Looking Up: Casio Watch

Nov 28, 2016

The Queen in all her glory.
Credit Rogelio Bernal Andreo (Deep Sky Colors) / nasa

This week on Looking Up guest host Bruce Bookout regales us with various mythologies surrounding the queen of the night sky, Cassiopeia.

Rising high in the autumn skies of Southern Colorado is the reigning queen of the sky - Cassiopeia.  Take a look after sunset to the northeast for a pattern of stars resembling a “W”. 

In our culture, Cassiopeia was the queen of Aethiopia; the wife of King Cepheus and mother to Princess Andromeda. She was placed in the sky as a punishment for her boast that her daughter Andromeda was more beautiful than the sea nymphs. As punishment, she was forced to wheel around the North Celestial Pole on her throne, spending half of her time clinging to it so she does not fall off.  Poseidon decreed that Andromeda should be bound to a rock as prey for the monster Cetus. Andromeda was  rescued by the hero Perseus. Spoiler! Most of this legend was story line of the 1980s movie “Clash of the Titans”.

Cassiopeia’s portrayal varies according to the culture depicting her. In Persia, she was depicted as a queen holding a staff with a crescent moon in her right hand, wearing a crown. In France, she was portrayed as having a marble throne and a palm leaf in her left hand, holding her robe in her right hand. Yes, to the French she was naked.

In the ancient Celtic world she is Llys Don, the mother goddess and considered to be the mother of all the gods; the Tuatha de Danann. Other sources say that she is the mother earth goddess or the Goddess of fertility.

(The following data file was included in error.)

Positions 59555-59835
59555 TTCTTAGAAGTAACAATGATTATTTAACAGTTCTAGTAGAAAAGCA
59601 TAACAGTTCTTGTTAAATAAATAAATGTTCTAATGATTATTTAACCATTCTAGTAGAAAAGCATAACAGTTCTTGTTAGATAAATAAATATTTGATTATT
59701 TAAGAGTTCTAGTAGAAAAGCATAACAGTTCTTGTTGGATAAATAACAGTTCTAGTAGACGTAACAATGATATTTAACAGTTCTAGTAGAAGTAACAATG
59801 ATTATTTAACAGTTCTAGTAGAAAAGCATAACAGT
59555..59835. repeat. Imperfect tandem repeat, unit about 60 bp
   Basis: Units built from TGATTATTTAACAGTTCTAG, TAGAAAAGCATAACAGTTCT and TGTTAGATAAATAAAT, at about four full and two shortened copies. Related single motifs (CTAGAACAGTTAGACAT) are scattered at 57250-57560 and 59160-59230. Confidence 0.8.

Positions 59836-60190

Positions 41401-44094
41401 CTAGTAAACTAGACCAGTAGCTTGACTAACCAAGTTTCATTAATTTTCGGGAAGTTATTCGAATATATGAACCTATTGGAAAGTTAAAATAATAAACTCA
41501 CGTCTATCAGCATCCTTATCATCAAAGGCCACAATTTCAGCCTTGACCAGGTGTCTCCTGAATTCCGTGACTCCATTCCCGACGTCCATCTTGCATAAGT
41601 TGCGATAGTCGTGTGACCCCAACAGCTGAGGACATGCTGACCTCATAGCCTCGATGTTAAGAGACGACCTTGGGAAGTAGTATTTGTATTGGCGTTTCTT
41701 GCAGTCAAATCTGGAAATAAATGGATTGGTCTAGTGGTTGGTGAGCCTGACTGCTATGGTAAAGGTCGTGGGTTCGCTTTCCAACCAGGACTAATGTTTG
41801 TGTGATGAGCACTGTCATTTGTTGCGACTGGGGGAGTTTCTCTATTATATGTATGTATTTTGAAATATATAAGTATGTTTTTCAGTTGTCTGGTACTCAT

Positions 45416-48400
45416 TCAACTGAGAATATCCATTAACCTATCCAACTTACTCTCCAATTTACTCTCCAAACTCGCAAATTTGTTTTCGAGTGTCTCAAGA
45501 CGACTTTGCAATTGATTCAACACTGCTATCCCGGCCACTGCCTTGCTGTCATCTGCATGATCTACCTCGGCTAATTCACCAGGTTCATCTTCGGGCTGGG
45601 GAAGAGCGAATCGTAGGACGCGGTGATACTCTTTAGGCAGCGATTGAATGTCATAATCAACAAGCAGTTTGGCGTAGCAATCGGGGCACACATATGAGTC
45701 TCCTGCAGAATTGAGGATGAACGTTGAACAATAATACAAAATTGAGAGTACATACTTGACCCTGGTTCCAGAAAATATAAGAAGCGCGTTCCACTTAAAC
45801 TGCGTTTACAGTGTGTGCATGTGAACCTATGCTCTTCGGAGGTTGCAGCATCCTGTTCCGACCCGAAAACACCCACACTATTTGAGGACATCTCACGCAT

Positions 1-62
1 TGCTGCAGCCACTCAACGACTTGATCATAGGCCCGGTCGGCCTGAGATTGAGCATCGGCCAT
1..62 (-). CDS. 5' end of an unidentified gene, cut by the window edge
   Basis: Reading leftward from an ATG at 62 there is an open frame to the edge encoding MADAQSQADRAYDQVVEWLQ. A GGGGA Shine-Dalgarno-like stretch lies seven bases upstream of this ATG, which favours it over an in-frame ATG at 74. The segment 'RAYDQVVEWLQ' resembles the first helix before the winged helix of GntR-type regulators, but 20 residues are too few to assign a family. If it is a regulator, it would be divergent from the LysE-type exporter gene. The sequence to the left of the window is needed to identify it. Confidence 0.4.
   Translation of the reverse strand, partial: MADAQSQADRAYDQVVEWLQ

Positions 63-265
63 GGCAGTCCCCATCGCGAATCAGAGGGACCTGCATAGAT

In Chinese astronomy, the stars formed three separate patterns: the Purple Forbidden enclosure, the Black Tortoise of the North, and the White Tiger of the West. Marshall Islanders see Cassiopeia as part of a great porpoise constellation.  Lapplanders see the “W” of Cassiopeia as the form an elk antler.

To the Navajo, Cassiopeia and Ursa Major represent a married couple called the two Nahookos, which means The Female and Male Ones Who Revolve. Polaris represents a fire in the hogan, the traditional Navajo dwelling. This couple always occupies the same part of the sky, and no other stars ever intervene. As a result, Navajo law has evolved to stipulate that only one couple can occupy a hogan and enjoy its fire. Who knew there were “celestial” housing rules?

If you’d like to take a closer look at Cassiopeia, or any of the other wonderful and amazing things in the sky, please visit CSASTRO.org for a link to information on our monthly meetings and our free public star parties! 

This is Bruce Bookout for the Colorado Springs Astronomical Society, telling you to keep looking up, Southern Colorado!